Synopses & Reviews
This work, a virtually unique opportunity for those wishing to learn about pre-Hispanic America and its art, is divided into two parts and includes an essay by the Nobel Prize Winner for Literature Octavio Paz. The first part of the book is historical and, essentially, examines the brutal shock suffered by two worlds between 1492, the year of the discovery of America, and 1532, when Pizarro subdued and conquered the Inca empire in Peru, eleven years after Hernando Cortes had destroyed the Aztecs in Mexico.
The connection between what took place in those dramatic years is illustrated with maps, old engravings and color photographs of various pre-Columbian archeological sites, as well as some of the background scenarios linked to the exploits of the European navigators. The second part looks at the major civilisations (Maya, Aztec, Inca, etc.), and some little-known although equally fascinating cultures, attributed with the production of the approximately one hundred and fifty works of art from Mesoamerica, Central America, and the Andean Cordillera and the Amazon Basin, shown in full page color illustrations. The authors-- historians and specialists-- provide in these pages a clear vision of what has often been drawn out in long-winded explanations. Most importantly, they pause on the aesthetic value of peoples that have, on many occasions, been called "primitive," without however omitting to place the sculptures, pottery and fabrics selected by the authors themselves in a precise anthropological context.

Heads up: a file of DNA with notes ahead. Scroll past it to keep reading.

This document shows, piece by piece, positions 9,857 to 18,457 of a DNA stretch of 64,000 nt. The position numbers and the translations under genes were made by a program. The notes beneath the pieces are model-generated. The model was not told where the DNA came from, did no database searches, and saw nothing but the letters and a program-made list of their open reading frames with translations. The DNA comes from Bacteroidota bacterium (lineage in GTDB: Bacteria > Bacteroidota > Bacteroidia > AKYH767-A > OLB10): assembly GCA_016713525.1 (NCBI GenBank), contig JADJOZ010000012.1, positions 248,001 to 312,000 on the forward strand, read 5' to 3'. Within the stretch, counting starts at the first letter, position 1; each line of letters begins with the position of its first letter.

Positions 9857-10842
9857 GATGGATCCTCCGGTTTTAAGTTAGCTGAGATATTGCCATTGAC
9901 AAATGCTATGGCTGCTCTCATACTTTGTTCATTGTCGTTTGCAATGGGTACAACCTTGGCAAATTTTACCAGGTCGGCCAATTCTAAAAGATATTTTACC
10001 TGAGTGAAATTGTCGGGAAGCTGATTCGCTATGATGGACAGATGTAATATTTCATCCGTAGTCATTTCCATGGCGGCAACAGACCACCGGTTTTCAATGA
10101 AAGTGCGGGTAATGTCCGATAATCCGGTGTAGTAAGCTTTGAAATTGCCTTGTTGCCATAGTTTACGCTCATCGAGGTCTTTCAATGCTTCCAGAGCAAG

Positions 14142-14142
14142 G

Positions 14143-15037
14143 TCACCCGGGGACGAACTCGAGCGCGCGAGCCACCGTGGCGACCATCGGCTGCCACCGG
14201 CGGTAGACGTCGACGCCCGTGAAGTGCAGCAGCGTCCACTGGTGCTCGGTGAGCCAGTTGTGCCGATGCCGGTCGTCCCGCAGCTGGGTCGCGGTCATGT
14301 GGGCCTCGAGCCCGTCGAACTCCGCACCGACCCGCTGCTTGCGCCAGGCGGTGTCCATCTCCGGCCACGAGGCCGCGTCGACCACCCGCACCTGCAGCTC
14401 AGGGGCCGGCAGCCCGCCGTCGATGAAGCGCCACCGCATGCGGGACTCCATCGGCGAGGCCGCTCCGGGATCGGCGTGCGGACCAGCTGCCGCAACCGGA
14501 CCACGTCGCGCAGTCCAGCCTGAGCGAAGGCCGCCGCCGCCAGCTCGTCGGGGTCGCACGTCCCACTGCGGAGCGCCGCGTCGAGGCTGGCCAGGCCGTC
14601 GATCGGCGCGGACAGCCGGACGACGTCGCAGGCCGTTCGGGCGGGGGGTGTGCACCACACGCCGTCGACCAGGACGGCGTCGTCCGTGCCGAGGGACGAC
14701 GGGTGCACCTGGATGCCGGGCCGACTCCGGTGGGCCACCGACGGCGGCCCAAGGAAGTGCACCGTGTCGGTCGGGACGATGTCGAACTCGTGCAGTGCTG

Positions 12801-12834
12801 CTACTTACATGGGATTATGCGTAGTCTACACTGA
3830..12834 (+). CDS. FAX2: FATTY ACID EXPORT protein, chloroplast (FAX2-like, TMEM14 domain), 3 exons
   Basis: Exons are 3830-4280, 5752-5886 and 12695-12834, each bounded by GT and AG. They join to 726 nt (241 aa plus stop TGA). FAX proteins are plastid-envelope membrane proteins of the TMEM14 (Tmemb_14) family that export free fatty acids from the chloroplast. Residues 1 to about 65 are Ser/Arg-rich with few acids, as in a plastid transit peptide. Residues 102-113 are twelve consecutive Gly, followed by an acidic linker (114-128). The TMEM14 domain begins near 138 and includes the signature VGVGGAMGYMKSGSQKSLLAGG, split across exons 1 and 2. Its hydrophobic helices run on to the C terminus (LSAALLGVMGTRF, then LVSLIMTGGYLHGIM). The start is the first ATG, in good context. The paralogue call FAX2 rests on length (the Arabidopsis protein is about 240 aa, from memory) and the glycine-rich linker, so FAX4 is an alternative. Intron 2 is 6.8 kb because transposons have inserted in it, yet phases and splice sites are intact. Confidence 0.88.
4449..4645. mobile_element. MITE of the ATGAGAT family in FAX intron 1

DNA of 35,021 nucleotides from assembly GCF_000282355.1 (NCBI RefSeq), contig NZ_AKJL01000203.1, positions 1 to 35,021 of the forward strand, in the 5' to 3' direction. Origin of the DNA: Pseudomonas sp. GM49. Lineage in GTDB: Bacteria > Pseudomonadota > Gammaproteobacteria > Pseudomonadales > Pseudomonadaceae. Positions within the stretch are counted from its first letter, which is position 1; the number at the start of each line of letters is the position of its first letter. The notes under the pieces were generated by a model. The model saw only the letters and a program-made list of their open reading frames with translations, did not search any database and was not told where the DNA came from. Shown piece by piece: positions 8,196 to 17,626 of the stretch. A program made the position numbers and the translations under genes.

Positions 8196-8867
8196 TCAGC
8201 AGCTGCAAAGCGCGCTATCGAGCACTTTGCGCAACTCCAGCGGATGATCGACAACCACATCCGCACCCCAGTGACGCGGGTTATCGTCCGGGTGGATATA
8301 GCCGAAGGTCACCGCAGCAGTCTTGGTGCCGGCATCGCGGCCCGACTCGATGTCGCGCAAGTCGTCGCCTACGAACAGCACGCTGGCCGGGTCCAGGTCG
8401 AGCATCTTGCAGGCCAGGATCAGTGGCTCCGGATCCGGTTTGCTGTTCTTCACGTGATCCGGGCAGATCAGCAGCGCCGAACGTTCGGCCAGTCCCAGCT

The result is an exemplary work of interest and delight that neither experts nor the inquisitive will be able to resist.
The volume offers a complete and striking picture of the New World before its discovery by Christopher
Columbus, and of the magnificent civilizations overrun and destroyed by the Spanish conquerors in the
early 16th century: covering the fabulous empire of the Incas in Peru to the Mayan civilization on the
high plateaux of Guatemala, the Olmec and Aztec cultures in Mexico to the populations of the Amazon
The volume is not only the complete catalogue of the pre-Columbian art collection of the
Barbier-Mueller Museum, but also a point of reference for pre-Columbian studies: the introductory text
by Octavio Paz is followed by Jean Paul Barbier's essays, which provide a minute reconstruction of
Christopher Colombus' expeditions, the discovery of the New World, the conquest of Mexico and Peru by
Cortés and Pizarro.
The second part of the book is devoted to the art of Central America, ancient Peru, Amazonia and Upper
Amazonia, studying the cultures of the various countries, and reconstructing their traditions,
religious rites, and political and social organization in the millenia preceding their discovery by
Colombus. The last part of the book features a wealth of photographic material and information on the
works in the museum, of the greatest archaeological and artistic relevance, dating from 1150-550 B.C.
to the 16th century A.D.